I spotted the following Blue-faced Meadowhawk dragonfly (Sympetrum ambiguum) along the boardwalk at Huntley Meadows Park. This individual is a female, specifically a heteromorph, as indicated by its coloration and terminal appendages.

Blue-faced Meadowhawk dragonfly (female)

All male dragonflies have three terminal appendages, collectively called “claspers,” that are used to grab and hold female dragonflies during mating: an upper pair of cerci (“superior appendages”) and a lower unpaired epiproct (“inferior appendage”). Female dragonflies have a pair of cerci (superior appendages) that have little or no function.

Notice anything unusual about the following photo, taken a few seconds after the other photo? The female dragonfly appears to have a third “appendage” between its cerci. Turns out she’s excreting. Hey, don’t be embarrassed — every living thing does it!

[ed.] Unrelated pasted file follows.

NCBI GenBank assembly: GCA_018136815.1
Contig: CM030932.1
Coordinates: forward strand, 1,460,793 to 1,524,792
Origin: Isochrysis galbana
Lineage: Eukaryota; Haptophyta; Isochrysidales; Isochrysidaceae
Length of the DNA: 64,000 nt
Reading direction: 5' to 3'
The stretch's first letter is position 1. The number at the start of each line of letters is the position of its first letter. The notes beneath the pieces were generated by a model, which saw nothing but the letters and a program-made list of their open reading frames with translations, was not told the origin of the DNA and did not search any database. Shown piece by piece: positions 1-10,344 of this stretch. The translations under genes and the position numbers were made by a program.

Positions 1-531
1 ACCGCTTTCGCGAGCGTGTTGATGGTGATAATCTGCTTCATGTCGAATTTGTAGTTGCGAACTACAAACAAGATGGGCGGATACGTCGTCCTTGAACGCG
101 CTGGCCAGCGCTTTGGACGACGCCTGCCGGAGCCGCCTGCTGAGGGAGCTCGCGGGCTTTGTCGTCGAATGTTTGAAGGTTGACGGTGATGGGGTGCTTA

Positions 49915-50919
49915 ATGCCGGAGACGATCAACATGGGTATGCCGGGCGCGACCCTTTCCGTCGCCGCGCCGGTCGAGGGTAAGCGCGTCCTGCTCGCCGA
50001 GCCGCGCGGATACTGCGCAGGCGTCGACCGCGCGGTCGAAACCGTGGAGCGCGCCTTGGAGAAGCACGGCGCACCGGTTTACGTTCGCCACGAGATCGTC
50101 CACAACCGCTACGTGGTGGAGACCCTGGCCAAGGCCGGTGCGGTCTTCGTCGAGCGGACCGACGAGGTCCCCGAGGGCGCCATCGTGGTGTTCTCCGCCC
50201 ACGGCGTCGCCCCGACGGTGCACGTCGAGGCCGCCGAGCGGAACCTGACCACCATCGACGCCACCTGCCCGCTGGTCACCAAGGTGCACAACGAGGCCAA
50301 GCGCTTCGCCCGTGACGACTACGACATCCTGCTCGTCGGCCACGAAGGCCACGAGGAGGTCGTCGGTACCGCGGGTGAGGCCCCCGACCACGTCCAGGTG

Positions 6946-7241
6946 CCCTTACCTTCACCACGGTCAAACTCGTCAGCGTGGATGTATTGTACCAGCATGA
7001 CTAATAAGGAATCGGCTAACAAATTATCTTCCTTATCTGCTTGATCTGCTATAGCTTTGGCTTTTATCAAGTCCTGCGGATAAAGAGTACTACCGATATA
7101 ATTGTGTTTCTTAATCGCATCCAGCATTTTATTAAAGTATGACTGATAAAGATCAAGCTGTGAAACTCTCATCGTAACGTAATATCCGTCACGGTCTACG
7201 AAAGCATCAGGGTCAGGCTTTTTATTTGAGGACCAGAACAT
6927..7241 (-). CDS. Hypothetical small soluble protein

Blue-faced Meadowhawk dragonfly (female)

Editor’s Note: This is Part 2 in a two-part series of photoblog posts related to observations of Blue-faced Meadowhawk dragonflies (Sympetrum ambiguum) eating and excreting, two essential life functions. Last post: “Eat.”

Copyright © 2013 Walter Sanford. All rights reserved.

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